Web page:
Places are as different as people. The East, and by that I mean the country east of the Alleghanies and not Iowa and Kansas, which are sometimes so described out here, has reached years of discretion and is set in its way. California has temperament, and it is still very young and enthusiastic and is having a lot of fun "growing up." I love the stone walls, huckleberry pies, and johnny cakes of Rhode Island, and I love the associations of my childhood and my family tree, but there is something in the air of this part of the world that enchants me. It is a certain "Why not?" that leads me into all sorts of delightful experiences. Conventionality does not hold us as tightly as it does in the East, and a certain tempting feeling of unlimited possibilities in life makes waking up in the morning a small adventure in itself. It isn't necessary to point out the dangers of an unlimited "Why not?" cult—they are too obvious. "Why not?" is a question that one's imagination asks, and imagination is one of the best spurs to action. I will give an example of what I mean: When war was declared J—— suggested putting contribution boxes with red crosses on the collars of "Rags" and "Tags," the boys' twin Yorkshire terriers, and coaxing them to sit up on the back of the motor. I never had begged on a street corner, but I thought at once, "Why not?" The result was much money for the Red Cross, an increased knowledge of human nature for me, as well as some delightful new friends. I should never have had the courage to try it in New York—let us say; I should have been afraid I'd be arrested.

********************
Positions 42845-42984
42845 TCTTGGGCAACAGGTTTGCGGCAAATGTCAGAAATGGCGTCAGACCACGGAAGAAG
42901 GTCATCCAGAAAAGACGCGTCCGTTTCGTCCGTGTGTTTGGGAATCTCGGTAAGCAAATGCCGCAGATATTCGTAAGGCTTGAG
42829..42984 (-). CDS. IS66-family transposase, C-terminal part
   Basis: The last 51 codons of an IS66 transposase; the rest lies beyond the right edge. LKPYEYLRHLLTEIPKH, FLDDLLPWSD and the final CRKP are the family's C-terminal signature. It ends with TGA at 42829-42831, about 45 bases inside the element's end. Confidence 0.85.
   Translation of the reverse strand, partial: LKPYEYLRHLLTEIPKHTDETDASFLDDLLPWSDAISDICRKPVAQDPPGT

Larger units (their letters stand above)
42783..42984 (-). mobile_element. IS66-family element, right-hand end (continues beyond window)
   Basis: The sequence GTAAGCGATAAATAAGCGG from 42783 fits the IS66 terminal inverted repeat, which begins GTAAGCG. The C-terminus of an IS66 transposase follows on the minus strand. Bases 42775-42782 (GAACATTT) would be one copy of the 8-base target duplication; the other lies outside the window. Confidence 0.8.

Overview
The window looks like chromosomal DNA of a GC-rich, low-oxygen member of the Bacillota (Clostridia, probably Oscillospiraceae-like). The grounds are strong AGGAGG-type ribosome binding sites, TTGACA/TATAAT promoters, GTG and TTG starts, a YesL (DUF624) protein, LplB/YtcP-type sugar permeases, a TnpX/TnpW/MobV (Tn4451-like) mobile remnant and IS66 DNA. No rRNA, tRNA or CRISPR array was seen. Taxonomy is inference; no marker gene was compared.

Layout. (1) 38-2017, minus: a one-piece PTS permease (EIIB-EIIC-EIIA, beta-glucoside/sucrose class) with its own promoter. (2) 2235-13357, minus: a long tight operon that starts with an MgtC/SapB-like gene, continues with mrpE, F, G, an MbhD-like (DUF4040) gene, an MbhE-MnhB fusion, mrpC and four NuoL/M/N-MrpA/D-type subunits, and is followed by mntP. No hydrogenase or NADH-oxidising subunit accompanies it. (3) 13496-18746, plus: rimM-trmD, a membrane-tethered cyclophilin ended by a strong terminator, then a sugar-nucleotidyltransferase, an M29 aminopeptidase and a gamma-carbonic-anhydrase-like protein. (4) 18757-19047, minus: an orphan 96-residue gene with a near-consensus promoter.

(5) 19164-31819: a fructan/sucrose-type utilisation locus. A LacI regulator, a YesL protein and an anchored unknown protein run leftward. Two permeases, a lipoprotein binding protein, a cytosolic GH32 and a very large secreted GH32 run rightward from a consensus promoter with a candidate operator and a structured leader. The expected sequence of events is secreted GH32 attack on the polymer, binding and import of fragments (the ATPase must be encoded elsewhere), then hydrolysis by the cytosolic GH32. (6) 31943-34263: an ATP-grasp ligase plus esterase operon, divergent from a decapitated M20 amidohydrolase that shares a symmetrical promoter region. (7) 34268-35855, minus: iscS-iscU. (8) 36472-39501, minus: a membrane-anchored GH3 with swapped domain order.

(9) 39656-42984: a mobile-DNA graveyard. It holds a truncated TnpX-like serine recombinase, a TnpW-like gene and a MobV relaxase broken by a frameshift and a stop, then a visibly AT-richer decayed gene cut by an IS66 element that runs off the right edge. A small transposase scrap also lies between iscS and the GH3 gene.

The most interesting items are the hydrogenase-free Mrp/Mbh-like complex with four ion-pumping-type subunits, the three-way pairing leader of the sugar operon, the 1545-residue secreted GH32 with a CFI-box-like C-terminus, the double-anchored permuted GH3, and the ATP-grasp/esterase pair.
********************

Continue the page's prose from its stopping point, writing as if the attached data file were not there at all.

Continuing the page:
At first to an Easterner the summer landscape seems dry and dusty, but after living here one grows to love the peculiar soft tones of tan and bisque, with bright shades of ice plant for color, and by the sea the wonderful blues and greens of the water. No one can do justice to the glory of that. Sky-blue, sea-blue, the shimmer of peacocks' tails and the calm of that blue Italian painters use for the robes of their madonnas, ever blend and ever change. Trees there are few, the graceful silhouette of a eucalyptus against a golden sky, occasional clumps of live oaks, and on the coast road to San Diego the Torry pines, relics of a bygone age, growing but one other place in the world, and more picturesque than any tree I ever saw. One swaying over a canyon is the photographer's joy. It has been posing for hundreds of years and will still for centuries more, I have no doubt.